As organisers of France’s top two football leagues consider the best price they can get for the rights to broadcast matches on TV, one of the biggest games in the calendar - Marseille v Paris Saint Germain - has been sold to the highest bidder on a one-off basis.
Canal Plus said it would scrap its scheduled top flight rugby match on Sunday evening and run le classique - as games between Marseille and PSG are dubbed.
The clash between the two rivals comes as part of the 23 round of fixtures in Ligue 1. The game will also be shown on Telefoot.
On Wednesday, the Ligue de Football Professionnel (LFP) told broadcasters that they could submit their bids to buy the rights for the match.
M6 and TF1 made offers but Canal Plus, which used to show the majority of Ligue 1 matches on TV before it was usurped by the Spanish firm Mediapro, won the race. A price has not been disclosed.
Canal Plus boss Maxime Saada crowed about the coup on social media.
Marseille entertain the French champions in a relative state of disarray, just like the LFP.
On Tuesday night, head coach Andre-Villas Boas was sacked for publicly voicing his opposition to the club’s transfer policy.
The LFP is desperately trying to capture a good deal for the broadcasting rights after their three billion euro contract with Mediapro collapsed.
The vaunted accord was concluded in 2018 and was supposed to bring 780 million euros a year to clubs from the start of the 2020/21 season.
But last autumn Mediapro refused to pay the initial instalments. The Chinese-backed firm said it wanted to renegotiate the contract and after the LFP refused, the disagreement was eventually settled in court in December with Mediapro withdrawing from the contract.
On Monday, the LFP formally offered up the TV rights again. However, traditional broadcasters such as beIN Sport and Canal Plus did not make a bid.
And potentially new operators such as Amazon, DAZN and Discovery also handed in proposals the LFP deemed below par.
“The LFP rolled the dice and lost,” said Simon Chadwick, professor of Eurasian sport at emlyon business school in Paris.
“They have to go back to the table with humility because the balance of power has gone from the LFP to the broadcasters.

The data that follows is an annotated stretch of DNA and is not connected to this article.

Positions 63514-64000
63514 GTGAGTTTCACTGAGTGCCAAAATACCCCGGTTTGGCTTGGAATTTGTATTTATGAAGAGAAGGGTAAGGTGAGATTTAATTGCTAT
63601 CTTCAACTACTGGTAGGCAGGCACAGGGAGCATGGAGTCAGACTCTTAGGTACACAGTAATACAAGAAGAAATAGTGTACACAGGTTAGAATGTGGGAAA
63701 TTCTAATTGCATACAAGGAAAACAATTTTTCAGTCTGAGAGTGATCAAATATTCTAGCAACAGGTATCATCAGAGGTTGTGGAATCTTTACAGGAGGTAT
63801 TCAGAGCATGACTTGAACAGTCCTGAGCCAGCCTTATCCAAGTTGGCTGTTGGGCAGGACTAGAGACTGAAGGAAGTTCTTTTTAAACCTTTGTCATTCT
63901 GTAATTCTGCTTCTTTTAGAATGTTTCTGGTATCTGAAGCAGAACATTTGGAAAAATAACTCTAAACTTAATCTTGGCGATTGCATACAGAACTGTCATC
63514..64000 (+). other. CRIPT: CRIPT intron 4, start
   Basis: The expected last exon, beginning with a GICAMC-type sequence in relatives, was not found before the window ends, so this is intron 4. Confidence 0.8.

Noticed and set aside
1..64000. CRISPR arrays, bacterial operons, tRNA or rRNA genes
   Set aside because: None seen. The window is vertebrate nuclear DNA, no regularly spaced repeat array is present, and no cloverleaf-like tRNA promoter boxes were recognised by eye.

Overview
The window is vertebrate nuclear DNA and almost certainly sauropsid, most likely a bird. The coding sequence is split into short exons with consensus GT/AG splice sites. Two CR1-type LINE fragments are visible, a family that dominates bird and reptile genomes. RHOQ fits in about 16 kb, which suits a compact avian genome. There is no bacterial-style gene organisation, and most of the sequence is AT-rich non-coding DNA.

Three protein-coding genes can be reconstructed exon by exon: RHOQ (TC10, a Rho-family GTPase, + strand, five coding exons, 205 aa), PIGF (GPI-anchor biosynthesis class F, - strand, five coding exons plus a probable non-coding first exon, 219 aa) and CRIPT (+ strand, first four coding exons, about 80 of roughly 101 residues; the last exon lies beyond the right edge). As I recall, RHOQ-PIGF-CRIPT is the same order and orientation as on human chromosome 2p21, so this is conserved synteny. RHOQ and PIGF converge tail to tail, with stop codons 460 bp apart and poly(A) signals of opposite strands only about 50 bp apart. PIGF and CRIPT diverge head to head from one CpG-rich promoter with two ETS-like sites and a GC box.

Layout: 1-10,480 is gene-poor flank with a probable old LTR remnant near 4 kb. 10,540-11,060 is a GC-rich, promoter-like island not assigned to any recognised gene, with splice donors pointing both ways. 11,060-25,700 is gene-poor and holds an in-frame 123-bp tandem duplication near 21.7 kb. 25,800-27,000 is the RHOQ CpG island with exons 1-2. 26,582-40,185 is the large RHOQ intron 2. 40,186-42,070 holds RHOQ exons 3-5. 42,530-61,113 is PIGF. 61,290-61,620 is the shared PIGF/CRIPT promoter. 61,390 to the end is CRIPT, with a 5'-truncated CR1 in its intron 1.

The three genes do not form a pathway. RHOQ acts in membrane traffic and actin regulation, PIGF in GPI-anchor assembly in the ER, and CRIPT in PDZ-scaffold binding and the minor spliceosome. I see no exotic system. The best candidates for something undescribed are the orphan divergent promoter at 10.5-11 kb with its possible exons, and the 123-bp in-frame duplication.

“Up until the last five years, offering up TV rights has been lucrative. But the way people consume the product is changing. Many don’t want to sit down and watch one match with pundits before and after. It’s about shorter, sharper pieces.”
There should be cutting edge and spice aplenty on Sunday night when Marseille and PSG's players walk out.
During their last meeting at the Parc des Princes in Paris in September, five players were sent off as PSG’s Neymar accused Marseille’s Alvaro Gonzalez of racially abusing him.
PSG avenged that 1-0 loss with victory in the Trophée des Champions to give new boss Mauricio Pochettino the first piece of silverware in his 12-year managerial career.
However, PSG could find themselves six points behind Lille if Christophe Galtier's outfit win their match at Nantes on Sunday afternoon.
Marseille, following a 2-2 draw at Lens on Wednesday night, would then start 21 points behind the leaders.
And even if the title tilt seems increasingly forlorn, Marseille have the chance for a much more parochial pyrotechnics.
Victory will mean they have won both games against PSG for the first time since the 2009/10 season.
Although Canal Plus has paid to cover the match, it is playing hardball with the LFP by calling for all the TV rights to be put up for sale.
“The LFP did not read the situation at all well,” added Chadwick. “They will have to accept less for the rights and eat humble pie.”
On Sunday night for a few hours at least, courtesy of Marseille and PSG, the LFP will be able to have its cake and eat it.